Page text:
From Global Reporting Initiative (GRI), to Sustainability Accounting Standards Board (SASB) through to Task Force on Climate-related Financial Disclosures (TCFD), the alphabet soup of sustainability has continued to expand and evolve in recent years. From sector benchmarks, sustainability standards and reporting frameworks to credit and corporate rating agencies, environmental, social and governance (ESG) terms often overlap. Frameworks are sometimes consolidated inaccurately, and new terms sometimes emerge to cut through the noise and streamline the messiness, though sometimes it still just feels messy and confusing. Keeping up with the changes is exhausting on a good day, let alone relaying these terms back to stakeholders.

If you’re a Chief Sustainability Officer (CSO) or ESG professional looking to report on greenhouse gas (GHG) emissions in-line with the International Sustainability Standards Board (ISSB) standards or you’re navigating the voluntary carbon market and wanting to know the difference between a Certified Emission Reduction (CER) or Verified Emission Reduction (VER), then this blog post is for you. To help untangle the acronyms and abbreviations (and also how they fit together), we have outlined some of the most common terms for sustainability reporting frameworks, regulatory bodies and more. We’re hoping to keep this list evergreen as a resource—drop me a line if you think there’s an acronym that should be added to this list!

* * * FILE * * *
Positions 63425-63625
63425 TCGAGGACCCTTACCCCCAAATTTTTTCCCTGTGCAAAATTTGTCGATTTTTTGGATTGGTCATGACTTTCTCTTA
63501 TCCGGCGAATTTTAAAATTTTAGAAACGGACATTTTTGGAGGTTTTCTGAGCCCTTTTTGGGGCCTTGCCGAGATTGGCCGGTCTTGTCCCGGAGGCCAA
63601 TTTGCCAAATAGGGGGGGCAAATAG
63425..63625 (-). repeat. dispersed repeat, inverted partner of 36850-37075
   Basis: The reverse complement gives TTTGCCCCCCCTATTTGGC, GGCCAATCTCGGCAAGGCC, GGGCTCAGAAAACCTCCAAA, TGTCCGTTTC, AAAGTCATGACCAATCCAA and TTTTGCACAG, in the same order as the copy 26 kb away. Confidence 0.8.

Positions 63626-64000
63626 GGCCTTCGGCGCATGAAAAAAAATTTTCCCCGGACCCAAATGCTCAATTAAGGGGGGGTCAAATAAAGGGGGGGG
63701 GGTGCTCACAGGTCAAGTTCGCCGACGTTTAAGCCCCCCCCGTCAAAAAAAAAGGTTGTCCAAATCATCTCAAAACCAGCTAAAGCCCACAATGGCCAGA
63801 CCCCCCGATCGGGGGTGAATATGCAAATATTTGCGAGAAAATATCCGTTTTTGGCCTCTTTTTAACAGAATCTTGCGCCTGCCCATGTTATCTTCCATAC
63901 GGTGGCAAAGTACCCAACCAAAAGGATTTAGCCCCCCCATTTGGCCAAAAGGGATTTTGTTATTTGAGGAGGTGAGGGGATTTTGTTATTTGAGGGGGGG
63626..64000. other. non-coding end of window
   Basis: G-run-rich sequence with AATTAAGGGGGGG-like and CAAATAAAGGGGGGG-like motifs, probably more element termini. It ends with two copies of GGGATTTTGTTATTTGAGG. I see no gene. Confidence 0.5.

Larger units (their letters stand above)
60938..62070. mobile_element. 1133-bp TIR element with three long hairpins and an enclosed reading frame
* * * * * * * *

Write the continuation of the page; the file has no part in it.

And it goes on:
Table of Contents
  1. Sustainability Reporting & Governance
  2. Carbon Market & Trade
  3. Investor Engagement & Decision-Making
  4. Regulatory & Legal Considerations
  5. Miscellaneous
  6. Conclusion
Sustainability Reporting & Governance